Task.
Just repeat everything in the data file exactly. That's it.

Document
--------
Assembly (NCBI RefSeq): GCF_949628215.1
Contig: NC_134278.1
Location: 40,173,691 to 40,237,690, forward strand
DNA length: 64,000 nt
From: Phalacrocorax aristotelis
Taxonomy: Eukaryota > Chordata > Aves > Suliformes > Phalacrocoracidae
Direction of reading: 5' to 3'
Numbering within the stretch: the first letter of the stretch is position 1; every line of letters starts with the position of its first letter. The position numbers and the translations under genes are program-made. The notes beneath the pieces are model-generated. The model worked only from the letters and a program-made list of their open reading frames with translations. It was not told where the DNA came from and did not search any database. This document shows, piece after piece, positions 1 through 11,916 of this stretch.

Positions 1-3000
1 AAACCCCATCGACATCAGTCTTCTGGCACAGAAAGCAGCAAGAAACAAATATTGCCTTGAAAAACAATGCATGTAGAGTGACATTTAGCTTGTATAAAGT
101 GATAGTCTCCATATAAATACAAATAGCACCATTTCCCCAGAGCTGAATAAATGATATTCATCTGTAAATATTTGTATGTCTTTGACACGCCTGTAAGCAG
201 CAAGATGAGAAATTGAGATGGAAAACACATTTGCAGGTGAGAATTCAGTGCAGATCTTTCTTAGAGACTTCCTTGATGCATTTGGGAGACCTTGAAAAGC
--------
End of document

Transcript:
Assembly (NCBI RefSeq): GCF_949628215.1
Contig: NC_134278.1
Location: 40,173,691 to 40,237,690, forward strand
DNA length: 64,000 nt
From: Phalacrocorax aristotelis
Taxonomy: Eukaryota > Chordata > Aves > Suliformes > Phalacrocoracidae
Direction of reading: 5' to 3'
Numbering within the stretch: the first letter of the stretch is position 1; every line of letters starts with the position of its first letter. The position numbers and the translations under genes are program-made. The notes beneath the pieces are model-generated. The model worked only from the letters and a program-made list of their open reading frames with translations. It was not told where the DNA came from and did not search any database. This document shows, piece after piece, positions 1 through 11,916 of this stretch.

Positions 1-3000
1 AAACCCCATCGACATCAGTCTTCTGGCACAGAAAGCAGCAAGAAACAAATATTGCCTTGAAAAACAATGCATGTAGAGTGACATTTAGCTTGTATAAAGT
101 GATAGTCTCCATATAAATACAAATAGCACCATTTCCCCAGAGCTGAATAAATGATATTCATCTGTAAATATTTGTATGTCTTTGACACGCCTGTAAGCAG
201 CAAGATGAGAAATTGAGATGGAAAACACATTTGCAGGTGAGAATTCAGTGCAGATCTTTCTTAGAGACTTCCTTGATGCATTTGGGAGACCTTGAAAAGC